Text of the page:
For me, being a parent often feels like you have to keep saying no. No, we cannot take Kinder eggs for breakfast. No, we cannot buy a horse. No, it doesn’t matter if you’ve only met her once, you still can’t wear a bathing suit to Aunt Ethel’s funeral. Although the latter was my husband.
Now that my eldest son is six and has discovered video games, there’s a new no to add to the list: no, we can’t sit around playing Crash Bandicoot in our pants all day. Even though that’s how I spent the whole of the 90s, and that’s what I would be doing now if I hadn’t had two young children.
I manage to play a little, largely because it’s part of my job. I write about games for a living and also appear as a gaming expert on Dara O Briain’s Go 8 Bit TV show. So I can tell you all kinds of fun facts about when Space Invaders was invented and why Mario has a mustache.
I’m less confident when it comes to parenting – I may be able to run the first level of Sonic the Hedgehog in under 45 seconds, but I haven’t quite gotten a little kid put on your shoes in less than 25 minutes. Nevertheless, other parents often ask me how to manage their children’s games. This is the question I hear the most at the school gates, apart from: “Did you not know it was World Book Day? and “Is that wine on your pants?” So, for what it’s worth, here are my top tips.
‘What games should my child play?’
Like movies, all video games carry age ratings, and it is worth paying attention to these. If you’re not letting your child watch an 18-rated movie, they shouldn’t be playing an 18-rated game. Fortunately, it’s a myth that all games are about pulling stuff. There are 18,000 titles on Amazon with an age range of 3+. Some of them are even good.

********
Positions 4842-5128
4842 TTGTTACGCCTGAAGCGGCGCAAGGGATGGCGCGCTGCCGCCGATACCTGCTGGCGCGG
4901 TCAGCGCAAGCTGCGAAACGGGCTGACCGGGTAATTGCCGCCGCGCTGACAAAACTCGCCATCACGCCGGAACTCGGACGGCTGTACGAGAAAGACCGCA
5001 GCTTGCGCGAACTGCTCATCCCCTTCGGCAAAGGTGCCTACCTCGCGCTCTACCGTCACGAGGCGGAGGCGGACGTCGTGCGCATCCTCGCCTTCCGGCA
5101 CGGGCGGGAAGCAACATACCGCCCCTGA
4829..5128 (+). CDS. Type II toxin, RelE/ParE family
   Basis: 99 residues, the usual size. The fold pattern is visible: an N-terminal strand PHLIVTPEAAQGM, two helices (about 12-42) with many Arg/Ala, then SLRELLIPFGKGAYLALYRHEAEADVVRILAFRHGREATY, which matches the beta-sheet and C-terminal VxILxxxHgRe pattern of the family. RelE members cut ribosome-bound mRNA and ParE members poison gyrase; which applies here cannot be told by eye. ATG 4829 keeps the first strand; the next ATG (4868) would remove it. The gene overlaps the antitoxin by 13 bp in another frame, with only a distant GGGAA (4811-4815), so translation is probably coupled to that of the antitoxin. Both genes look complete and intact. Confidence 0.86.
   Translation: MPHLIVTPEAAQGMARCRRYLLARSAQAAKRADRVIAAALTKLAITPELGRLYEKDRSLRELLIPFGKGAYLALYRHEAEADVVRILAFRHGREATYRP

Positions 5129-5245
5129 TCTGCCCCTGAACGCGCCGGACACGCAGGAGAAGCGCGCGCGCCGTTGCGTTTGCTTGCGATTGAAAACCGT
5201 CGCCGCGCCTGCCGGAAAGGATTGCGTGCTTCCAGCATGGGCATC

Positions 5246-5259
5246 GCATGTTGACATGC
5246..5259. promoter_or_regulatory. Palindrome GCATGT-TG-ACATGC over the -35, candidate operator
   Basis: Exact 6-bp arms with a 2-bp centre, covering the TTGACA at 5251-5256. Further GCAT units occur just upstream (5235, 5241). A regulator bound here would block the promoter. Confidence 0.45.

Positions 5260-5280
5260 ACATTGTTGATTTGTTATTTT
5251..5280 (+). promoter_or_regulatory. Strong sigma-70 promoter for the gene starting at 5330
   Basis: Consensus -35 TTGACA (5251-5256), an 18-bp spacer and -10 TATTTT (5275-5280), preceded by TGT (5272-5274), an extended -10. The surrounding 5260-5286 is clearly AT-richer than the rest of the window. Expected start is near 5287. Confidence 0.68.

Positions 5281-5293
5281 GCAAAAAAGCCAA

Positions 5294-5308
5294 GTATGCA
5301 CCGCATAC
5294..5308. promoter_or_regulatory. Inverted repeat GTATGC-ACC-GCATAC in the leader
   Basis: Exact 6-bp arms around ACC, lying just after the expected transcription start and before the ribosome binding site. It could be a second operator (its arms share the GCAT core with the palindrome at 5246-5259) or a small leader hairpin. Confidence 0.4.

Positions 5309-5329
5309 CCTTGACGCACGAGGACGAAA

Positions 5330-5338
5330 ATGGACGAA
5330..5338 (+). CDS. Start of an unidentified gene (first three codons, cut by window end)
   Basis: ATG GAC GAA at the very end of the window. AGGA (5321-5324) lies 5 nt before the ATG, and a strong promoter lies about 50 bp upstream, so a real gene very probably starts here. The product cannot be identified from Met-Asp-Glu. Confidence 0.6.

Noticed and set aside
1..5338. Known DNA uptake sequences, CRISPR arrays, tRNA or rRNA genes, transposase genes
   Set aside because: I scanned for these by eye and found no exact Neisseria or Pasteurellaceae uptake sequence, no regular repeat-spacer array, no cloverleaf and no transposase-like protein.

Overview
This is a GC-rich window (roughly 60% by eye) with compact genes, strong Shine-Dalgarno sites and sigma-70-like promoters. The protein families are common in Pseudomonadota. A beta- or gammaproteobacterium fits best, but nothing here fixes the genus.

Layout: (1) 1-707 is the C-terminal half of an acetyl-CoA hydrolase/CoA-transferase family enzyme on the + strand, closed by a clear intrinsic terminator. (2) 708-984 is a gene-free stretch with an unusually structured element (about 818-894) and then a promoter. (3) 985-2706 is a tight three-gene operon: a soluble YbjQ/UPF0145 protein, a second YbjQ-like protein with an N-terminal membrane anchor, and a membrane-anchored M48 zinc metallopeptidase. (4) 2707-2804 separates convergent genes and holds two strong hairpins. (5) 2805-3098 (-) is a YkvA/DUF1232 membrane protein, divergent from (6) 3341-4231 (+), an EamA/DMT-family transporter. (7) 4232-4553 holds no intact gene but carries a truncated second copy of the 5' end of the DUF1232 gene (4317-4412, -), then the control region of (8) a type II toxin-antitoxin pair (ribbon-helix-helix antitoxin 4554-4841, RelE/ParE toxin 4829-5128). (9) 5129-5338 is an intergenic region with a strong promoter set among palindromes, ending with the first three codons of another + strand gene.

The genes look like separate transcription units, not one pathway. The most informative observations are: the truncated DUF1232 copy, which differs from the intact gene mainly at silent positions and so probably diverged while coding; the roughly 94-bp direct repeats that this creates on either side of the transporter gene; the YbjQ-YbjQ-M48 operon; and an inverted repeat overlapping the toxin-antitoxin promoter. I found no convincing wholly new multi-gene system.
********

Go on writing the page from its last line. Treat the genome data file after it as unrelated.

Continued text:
What would I recommend? Well, you might want to look for games that encourage kids to create, such as Minecraft, LittleBigPlanet, Lego Worlds, or Super Mario Maker. They can use their imaginations and you feel a little less guilty for not playing the violin and learning fractions. If you have a tablet, Toca Boca makes beautiful, interesting games for young children that won’t have you crying from boredom in 30 seconds.
PRO TIP: If you’re a former gamer, consider introducing your child to some of your old favorites – that way you can have a nostalgic conversation and beat them as well. These days, there are swish remakes of classics like Ratchet & Clank and Crash Bandicoot, plus new installments in fondly remembered series like Legend of Zelda and Mario Kart. Don’t bother with the original games; they are all horribly tough and look like they are made from Ceefax.